At the Tri-State Agritourism Conference, three local convention and visitor bureau (CVB) pros talked about what they can do with local agritourism businesses.
|CVBs can help agritourism operators
put together group tours.
Karen Hood represented Pulaski County TBVC (Tourism Bureau and Visitors Center) from Missouri, Amanda Davis represented Miami CVB from Oklahoma and Craig Hull represented the Crawford County Kansas CVB.
“My visitors know no state lines, no county lines, no city limits.”
I don’t remember which one of the three said that, but I think it was Amanda Davis. In other words, feel free to reach out to a neighboring CVB, even if you aren’t within the city limits. They are all looking for great venues to share with their visitors.
It’s important to know your local CVB, because they know all about the different state programs that might help your business. Also, some states, like the Kansas Department of Tourism, prefer to get all local info through the CVB, not direct from the attraction or business.
All three of the CVBs offer free listings on their websites and in some publications, and paid listings with more info. All three work with local and regional press and publications in various ways to share stories of their local attractions. These three do packaging of group tours, publish event calendars, and help with lots of local events. All three have a girlfriends trips initiative.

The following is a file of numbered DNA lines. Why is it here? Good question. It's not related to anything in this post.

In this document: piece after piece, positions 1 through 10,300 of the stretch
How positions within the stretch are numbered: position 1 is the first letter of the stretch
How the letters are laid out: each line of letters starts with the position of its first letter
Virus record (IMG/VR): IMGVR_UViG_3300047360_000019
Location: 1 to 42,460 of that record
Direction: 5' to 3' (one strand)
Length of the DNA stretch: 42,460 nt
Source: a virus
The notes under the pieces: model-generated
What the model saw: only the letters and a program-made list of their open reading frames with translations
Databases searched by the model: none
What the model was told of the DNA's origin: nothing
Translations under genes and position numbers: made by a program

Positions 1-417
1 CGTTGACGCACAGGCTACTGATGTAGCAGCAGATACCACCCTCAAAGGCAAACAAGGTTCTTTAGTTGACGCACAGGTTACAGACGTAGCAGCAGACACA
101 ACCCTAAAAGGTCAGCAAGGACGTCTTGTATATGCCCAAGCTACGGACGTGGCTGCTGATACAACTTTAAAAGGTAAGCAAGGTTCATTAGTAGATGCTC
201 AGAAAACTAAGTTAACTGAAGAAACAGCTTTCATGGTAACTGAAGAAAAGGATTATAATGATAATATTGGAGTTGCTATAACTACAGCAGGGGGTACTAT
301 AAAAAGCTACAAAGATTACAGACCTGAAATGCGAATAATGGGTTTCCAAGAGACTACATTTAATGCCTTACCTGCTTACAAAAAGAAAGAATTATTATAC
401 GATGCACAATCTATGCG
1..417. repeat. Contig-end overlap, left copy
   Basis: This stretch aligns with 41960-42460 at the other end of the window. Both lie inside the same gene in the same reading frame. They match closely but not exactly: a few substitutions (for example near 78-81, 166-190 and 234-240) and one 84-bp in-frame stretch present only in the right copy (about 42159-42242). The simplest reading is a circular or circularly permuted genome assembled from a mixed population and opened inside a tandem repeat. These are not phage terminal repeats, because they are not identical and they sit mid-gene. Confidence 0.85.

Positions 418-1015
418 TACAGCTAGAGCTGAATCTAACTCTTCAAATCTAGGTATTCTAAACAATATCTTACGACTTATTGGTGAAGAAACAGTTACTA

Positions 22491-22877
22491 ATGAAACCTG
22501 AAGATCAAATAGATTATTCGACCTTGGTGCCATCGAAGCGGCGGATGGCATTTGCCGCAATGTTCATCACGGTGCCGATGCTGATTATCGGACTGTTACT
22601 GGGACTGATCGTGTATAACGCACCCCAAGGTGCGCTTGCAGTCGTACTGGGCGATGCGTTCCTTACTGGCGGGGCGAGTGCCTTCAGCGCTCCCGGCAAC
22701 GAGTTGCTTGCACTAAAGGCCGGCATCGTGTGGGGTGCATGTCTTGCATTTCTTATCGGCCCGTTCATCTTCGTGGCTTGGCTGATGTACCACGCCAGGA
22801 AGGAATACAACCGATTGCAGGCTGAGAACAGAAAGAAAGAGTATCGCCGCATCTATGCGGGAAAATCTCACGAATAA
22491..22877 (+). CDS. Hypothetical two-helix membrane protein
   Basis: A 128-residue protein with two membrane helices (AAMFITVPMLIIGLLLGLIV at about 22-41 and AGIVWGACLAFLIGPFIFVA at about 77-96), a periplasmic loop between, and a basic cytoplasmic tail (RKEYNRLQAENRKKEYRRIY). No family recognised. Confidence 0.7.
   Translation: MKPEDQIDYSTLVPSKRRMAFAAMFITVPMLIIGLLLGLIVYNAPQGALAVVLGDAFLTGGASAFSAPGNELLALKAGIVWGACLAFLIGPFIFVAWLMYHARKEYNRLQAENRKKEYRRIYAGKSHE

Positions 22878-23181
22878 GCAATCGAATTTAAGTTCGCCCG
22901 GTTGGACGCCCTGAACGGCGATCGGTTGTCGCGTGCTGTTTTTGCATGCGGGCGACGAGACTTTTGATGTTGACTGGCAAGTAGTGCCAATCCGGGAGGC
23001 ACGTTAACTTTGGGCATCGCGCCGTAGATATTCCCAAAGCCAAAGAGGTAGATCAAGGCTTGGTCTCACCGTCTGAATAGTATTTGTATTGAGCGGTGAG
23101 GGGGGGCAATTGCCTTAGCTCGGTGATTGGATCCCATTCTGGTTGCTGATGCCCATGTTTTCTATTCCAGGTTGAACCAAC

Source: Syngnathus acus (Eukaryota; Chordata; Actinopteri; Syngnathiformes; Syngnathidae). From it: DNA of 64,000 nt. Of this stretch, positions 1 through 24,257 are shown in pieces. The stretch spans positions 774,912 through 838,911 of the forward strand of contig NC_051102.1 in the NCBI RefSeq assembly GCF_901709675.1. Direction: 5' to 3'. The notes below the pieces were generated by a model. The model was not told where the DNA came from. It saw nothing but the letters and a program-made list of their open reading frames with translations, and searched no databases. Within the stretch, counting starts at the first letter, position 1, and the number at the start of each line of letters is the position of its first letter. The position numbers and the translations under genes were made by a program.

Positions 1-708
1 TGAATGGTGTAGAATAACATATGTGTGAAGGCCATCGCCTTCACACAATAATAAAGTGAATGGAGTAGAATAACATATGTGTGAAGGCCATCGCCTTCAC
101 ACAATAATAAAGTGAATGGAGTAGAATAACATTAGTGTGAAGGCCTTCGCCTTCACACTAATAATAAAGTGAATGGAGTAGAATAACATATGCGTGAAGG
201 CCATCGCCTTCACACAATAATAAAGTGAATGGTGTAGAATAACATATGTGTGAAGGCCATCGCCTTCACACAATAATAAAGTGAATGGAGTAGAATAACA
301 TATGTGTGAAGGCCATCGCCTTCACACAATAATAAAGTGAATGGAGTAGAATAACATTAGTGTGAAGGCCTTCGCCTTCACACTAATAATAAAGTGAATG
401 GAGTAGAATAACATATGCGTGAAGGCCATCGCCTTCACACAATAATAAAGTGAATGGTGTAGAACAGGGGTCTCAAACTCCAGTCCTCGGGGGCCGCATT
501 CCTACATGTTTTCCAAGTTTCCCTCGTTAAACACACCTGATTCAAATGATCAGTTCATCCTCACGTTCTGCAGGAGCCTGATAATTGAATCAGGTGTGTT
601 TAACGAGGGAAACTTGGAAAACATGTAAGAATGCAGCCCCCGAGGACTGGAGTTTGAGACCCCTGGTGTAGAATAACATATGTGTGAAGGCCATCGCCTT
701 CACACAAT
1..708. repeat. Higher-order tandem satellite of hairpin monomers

Of the three, Amanda Davis is the most active online. She participates in Twitter and Facebook, promoting Miami, Oklahoma. This is key to reaching the demographic under age 50. It’s not just 20 year olds, she said. Amanda and I have been connected on Twitter for ages, it seems. She really gets the right approach for the online world: interact and be real.
Craig Hull talked about an idea he had seen in another area: a fall farm tour. They put together a driving tour of several agritourism operations, and it was a big hit with visitors. All three said they were considering such a tour. If your CVB isn’t considering one, get together with a couple of nearby agritourism venues, and reach out to your CVB. They can help you package that tour and make it happen.
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Becky started Small Biz Survival in 2006 to share rural business and community building stories and ideas with other small town business people. She and her husband have a small cattle ranch and are lifelong entrepreneurs. Becky is an international speaker on small business and rural topics.